Life is something that can’t really be planned. Even when you have a plan, it ends up getting a few detours, roadblocks, and your plan may even drift away altogether. The only way to get past setbacks, disasters, and tragedies is to seek a new context, and focus on the now (and not the how or why).
Benjamin Benjamin (yep, he has two first names) is a 39-year-old guy who’s trying to figure out how to approach life in light of a terrible family tragedy. He’s separated from his wife and dodges all of her attempts to get him to sign the divorce papers. He hasn’t worked in months, getting by on a cashed out IRA and cash advances from an old Visa. Ben isn’t a deadbeat, he’s just a guy wondering what the next step is in his life after losing all that he had before.
He takes a 28-hour night course called “The Fundamentals of Caregiving” and gets a $9 dollar an hour job caring for a 19-year-old guy who is confined to a wheelchair due to duchenne muscular dystrophy.
The novel isn’t the typical tale of a saddened atmosphere surrounding a character with a fatal condition. The tone of the story follows a similar nature of John Green’s book, The Fault in Our Stars. Although even with the common characteristic of a character in fatal condition, The Revised Fundamentals of Caregiving follows a different tone.
The characterization is very good. Ben Benjamin is a broken guy wondering out to get out of the hole he’s in. The author interweaves the present day story of Ben’s care giving with his past life as a stay-at-home dad. The reader is introduced to his wife and two kids and gets a glimpse at the cherished, loving life he had before the tragic accident. (Note: This isn’t a spoiler, there is much, much the novel dives into).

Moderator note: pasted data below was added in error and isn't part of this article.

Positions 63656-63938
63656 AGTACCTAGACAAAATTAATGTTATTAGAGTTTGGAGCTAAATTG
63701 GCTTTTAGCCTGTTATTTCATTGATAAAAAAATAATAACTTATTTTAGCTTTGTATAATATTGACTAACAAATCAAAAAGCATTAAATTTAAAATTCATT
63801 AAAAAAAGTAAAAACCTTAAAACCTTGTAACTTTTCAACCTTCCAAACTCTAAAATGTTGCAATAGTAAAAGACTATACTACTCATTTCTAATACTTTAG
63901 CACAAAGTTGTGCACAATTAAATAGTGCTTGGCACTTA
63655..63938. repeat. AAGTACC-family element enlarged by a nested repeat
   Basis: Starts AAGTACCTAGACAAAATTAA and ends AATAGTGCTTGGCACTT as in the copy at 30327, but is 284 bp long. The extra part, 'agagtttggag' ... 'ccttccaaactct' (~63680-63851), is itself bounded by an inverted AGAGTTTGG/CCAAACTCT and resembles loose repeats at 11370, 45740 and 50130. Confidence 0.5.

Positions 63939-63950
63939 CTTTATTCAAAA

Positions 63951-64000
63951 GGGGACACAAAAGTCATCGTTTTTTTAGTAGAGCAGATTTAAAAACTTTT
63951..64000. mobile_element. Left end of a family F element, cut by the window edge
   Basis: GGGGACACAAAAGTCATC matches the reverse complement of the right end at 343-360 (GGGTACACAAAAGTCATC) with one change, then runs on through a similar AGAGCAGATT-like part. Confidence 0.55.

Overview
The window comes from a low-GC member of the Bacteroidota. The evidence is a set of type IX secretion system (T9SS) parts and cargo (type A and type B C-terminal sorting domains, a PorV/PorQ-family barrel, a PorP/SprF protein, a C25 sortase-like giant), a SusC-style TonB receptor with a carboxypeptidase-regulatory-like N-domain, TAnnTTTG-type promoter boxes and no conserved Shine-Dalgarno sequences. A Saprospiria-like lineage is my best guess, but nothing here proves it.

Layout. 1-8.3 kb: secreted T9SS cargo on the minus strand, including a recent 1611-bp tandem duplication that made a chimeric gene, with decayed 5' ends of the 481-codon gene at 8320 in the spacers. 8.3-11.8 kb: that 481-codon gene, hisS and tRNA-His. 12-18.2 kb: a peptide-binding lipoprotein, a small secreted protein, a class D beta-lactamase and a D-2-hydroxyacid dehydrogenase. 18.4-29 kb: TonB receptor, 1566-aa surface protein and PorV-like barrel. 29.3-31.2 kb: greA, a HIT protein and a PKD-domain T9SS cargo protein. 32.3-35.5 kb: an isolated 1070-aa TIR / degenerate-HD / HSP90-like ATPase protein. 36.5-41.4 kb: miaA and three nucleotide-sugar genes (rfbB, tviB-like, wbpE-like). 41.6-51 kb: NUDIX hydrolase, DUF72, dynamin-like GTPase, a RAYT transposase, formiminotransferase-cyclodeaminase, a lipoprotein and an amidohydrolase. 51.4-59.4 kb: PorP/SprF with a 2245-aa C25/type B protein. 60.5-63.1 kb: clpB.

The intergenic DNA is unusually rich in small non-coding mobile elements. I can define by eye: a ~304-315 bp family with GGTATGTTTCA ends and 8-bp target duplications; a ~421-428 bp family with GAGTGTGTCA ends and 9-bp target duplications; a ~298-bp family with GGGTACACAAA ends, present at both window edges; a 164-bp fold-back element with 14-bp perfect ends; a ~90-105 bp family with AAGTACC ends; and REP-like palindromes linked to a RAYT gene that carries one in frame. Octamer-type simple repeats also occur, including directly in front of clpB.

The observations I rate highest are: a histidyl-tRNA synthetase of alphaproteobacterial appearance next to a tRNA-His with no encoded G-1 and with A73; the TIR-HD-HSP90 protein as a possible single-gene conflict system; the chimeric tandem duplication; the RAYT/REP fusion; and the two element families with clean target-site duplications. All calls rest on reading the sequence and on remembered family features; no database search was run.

Trev, a young guy slowly withering away, yearns for normalcy. He dreams of the seemingly simple things he could do if he didn’t have his condition, things like peeing upright in the way most guys do. When he gets a notice about his estranged father living in Utah, Ben decides to pack up the van and take Trev on a road trip from Washington state all the way to Utah.
Along the way they pick up a handful of characters like a runaway teen (Dot), a bright-eyed cheerful pregnant woman appropriately named Peaches, and her husband, Elton, a guy looking to get rich quick with a seemingly smart business idea.
The novel, with it’s delightful character anecdotes and scenarios, forms part road trip novel, part buddy novel. The characters are real, flawed people trying to find the next direction in their lives. Along the road, the stop for sight seeing and evaluate their next steps.
Trev isn’t cast with the stereotypical brave soul sufferer. He’s real, and the reader gets to experience his want and desires in life. He yearns to experience what “normal” people do. He’s blunt in the way he speaks. When he develops a crush on Dot and creates experiences while living life on the road, he gets a sense of normalcy that he’s never had before.
The Revised Fundamentals of Caregiving is able being open to where life takes you, moving forward in life, finding your place, and forming connections with people that are experiencing the same difficult journey in trying to make sense of their situations.
In life there are a lot of things you can’t control. You won’t be able to control things like when setbacks happen, when things don’t go your way, when failure and mistakes set in and the circumstances your born into. The one thing you do have control in is how you respond to things in life and how you choose to move forward in life. The Revised Fundamentals of Caregiving ends on this commandment.
Note: In case you haven’t heard, the novel is getting a film adaptation! Paul Rudd, Selena Gomez, and Craig Roberts have all signed on to appear. The movie is currently filming in Atlanta, Georgia right now and is expected to be released this fall. Make sure to read the book before the movie comes out!